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Michael L. Dominguez v. Michael J. Astrue

August 14, 2012

MICHAEL L. DOMINGUEZ, PLAINTIFF,
v.
MICHAEL J. ASTRUE, COMMISSIONER OF SOCIAL SECURITY, DEFENDANT.



The opinion of the court was delivered by: McLAUGHLIN, Sean J., District Judge.

MEMORANDUM OPINION

I.INTRODUCTION

Michael L. Dominguez, ("Plaintiff"), commenced the instant action pursuant to 42 U.S.C. § 405(g), seeking judicial review of the final decision of the Commissioner of Social Security ("Commissioner"), denying his claims for disability insurance benefits ("DIB") and supplemental security income ("SSI) under Titles II and XVI of the Social Security Act, 42 U.S.C. § 401, et seq. and § 1381 et seq. Plaintiff filed his applications on January 3, 2007,*fn1 alleging disability since March 8, 2004*fn2 due to bipolar disorder and diabetes (AR 82-95; 119 ).*fn3 His applications were denied (AR 60-68), and following a hearing held on October 27, 2008 (AR 21-42), the administrative law judge ("ALJ") issued his decision denying benefits to Plaintiff on November 14, 2008 (AR 11-20). His request for review by the Appeals Council was denied (AR 1-5), rendering the Commissioner's decision final under 42 U.S.C. § 405(g). Plaintiff filed his complaint challenging the ALJ's decision, and presently pending before the Court are the parties' cross-motions for summary judgment. For the following reasons, both motions will be denied and the matter will be remanded to the Commissioner for further proceedings.

II. BACKGROUND

Plaintiff was 41 years old on the date of the ALJ's decision and has a limited education (AR 19; 125). He has past relevant work experience as a laborer, mechanic and wheel barrow specialist (AR 120). Plaintiff claims disability based on his alleged mental and physical impairments.

Medical History

A. Mental impairments

Plaintiff was treated at Corry Counseling Center for his mental impairments (AR 174-219). Treatment records reveal that Plaintiff has been diagnosed, at various times, with the following conditions: depression, bipolar disorder, ADHD, alcohol abuse, alcohol abuse in remission, impulse control disorder, and/or partner relational problems, for which he has been prescribed medication (AR 174-213). On June 13, 2006, Plaintiff was seen by Carolyn Eastman, R.N. and reported no significant change in his mood swings (AR 213). Plaintiff stated that he continued to experience occasional irritability, but was able to control his impulses to act out (AR 213). He denied suffering from any suicidal or homicidal ideations (AR 213). He requested an adjustment in his medication regimen due to some daytime sleepiness, and Ms. Eastman noted that progress had been made in his treatment (AR 213). On June 19, 2006, Ms. Eastman noted that Plaintiff's therapy was complete and he was transferred to medication management (AR 214).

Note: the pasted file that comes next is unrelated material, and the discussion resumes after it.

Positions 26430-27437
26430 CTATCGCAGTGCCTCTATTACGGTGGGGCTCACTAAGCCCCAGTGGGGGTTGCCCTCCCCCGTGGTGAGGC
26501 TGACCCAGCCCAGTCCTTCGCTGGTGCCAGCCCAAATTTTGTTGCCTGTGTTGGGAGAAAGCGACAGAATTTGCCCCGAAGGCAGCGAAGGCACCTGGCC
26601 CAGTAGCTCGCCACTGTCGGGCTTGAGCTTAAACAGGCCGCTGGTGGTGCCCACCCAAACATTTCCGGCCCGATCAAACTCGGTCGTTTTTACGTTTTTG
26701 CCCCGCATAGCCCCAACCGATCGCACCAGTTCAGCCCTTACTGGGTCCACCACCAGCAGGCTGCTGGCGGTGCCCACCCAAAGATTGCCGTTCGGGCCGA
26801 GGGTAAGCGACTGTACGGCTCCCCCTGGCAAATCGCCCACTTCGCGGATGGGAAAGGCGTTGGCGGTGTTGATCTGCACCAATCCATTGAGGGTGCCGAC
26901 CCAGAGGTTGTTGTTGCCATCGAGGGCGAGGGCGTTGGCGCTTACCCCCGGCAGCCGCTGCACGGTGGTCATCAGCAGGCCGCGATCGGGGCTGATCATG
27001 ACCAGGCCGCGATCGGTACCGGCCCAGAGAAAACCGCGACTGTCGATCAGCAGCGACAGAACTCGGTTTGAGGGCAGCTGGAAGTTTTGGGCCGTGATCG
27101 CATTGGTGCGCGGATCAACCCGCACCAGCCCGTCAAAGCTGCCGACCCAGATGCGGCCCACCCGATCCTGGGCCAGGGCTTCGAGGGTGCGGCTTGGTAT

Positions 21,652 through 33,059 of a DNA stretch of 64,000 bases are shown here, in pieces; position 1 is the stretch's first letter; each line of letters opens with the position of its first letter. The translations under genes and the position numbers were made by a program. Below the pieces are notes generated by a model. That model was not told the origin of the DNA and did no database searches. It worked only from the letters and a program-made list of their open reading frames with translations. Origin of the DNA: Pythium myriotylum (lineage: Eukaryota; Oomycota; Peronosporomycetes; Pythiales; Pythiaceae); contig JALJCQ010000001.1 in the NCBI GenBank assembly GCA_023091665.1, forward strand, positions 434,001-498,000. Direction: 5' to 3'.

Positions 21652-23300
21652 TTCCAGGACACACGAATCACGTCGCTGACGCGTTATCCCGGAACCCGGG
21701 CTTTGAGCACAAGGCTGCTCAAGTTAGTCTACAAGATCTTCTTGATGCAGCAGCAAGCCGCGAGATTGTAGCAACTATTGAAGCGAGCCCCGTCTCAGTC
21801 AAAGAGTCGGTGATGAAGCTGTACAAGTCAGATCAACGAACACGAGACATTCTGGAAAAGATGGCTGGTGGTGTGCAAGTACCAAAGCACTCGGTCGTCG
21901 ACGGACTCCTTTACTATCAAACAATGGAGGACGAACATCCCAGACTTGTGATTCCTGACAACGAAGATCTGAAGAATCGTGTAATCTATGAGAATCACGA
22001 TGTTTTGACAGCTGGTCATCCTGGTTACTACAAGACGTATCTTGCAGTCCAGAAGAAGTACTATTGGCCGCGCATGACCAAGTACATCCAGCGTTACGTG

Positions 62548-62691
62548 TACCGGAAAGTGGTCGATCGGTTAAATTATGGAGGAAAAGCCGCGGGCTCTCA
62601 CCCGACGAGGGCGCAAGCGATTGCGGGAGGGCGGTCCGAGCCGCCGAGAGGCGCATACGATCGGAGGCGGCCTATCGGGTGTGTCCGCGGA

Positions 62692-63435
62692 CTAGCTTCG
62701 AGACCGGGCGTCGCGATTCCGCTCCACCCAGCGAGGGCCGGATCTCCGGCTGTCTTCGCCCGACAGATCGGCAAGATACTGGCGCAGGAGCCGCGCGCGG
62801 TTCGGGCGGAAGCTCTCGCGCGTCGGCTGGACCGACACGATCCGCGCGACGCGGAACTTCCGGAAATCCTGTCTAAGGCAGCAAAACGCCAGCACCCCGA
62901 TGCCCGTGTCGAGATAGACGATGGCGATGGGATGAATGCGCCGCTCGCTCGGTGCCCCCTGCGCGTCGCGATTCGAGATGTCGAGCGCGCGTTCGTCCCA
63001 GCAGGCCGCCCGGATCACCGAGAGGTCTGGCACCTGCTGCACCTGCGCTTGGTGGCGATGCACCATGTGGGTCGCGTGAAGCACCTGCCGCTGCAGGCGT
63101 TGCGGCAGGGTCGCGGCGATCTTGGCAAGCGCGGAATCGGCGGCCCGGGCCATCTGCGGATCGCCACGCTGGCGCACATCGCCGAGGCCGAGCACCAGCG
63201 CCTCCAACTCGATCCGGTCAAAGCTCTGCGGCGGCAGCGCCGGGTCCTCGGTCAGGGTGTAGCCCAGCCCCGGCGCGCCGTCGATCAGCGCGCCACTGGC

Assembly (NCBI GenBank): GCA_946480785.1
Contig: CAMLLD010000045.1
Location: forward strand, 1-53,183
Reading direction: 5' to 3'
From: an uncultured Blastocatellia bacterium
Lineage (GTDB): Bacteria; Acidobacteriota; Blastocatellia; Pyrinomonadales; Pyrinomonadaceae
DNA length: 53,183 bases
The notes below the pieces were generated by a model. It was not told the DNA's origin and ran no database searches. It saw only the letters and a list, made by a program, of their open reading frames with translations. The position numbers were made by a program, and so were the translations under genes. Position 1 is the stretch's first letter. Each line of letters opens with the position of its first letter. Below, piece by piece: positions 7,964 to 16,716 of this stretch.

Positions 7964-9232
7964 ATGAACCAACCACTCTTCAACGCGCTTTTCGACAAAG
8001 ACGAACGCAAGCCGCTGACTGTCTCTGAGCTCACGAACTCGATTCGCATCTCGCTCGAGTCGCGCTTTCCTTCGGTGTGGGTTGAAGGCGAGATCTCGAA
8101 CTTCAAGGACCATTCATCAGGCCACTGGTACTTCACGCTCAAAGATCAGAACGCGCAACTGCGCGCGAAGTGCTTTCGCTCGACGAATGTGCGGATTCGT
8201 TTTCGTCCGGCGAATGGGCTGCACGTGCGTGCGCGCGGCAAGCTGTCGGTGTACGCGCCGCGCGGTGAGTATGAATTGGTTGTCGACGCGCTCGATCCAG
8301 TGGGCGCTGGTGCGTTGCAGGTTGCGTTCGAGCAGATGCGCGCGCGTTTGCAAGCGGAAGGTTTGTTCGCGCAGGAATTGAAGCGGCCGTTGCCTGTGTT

Plaintiff continued to complain of daytime sleepiness on July 19, 2006 and his medications were decreased (AR 215). On July 26, 2006, Plaintiff was seen by Asha Prabhu, M.D., and reported that he had stopped taking his medication because it made him tired (AR 217). It was noted that Plaintiff had tried numerous mood stabilizers, including Depakote, Lithium, Seroquel and Geodon (AR 217). Plaintiff stated that he was very irritable and angry, but denied suicidal or homicidal thoughts (AR 217). Topamax was prescribed for his symptoms (AR 217).

Plaintiff underwent a psychiatric evaluation at Stairways Behavioral Health performed by Robin Bailey, M.D. on December 21, 2006 (282-286). Plaintiff complained of lifelong symptoms of anger and volatile moods, and impulsive and reckless behavior (AR 282). Plaintiff claimed that his symptoms worsened with age (AR 282). It was noted that Plaintiff was in a fairly stable relationship for ten years, had avoided the criminal justice system, (except for a remote DUI), had been able to maintain a stable job for seven years, and had not been involved in any physical altercations in recent years (AR 282). At the evaluation, Plaintiff complained of sleep disturbances, "little patience", energy fluctuations, and problems with concentration (AR 283). His mood was primarily euthymic, with episodes of irritability (AR 283). He acknowledged some suicidal thoughts, but had no plan or intent (AR 283). He denied any symptoms of anxiety, panic, obsessive-compulsiveness and paranoia (AR 283). Plaintiff stated he had ongoing problems with "hearing a crowd" and experienced mania symptoms, including impulsiveness and self-endangering behavior (AR 283). Plaintiff was not on any medications for his symptoms (AR 283). Plaintiff reported he had been diabetic since age 21 and it was uncontrolled (AR 283).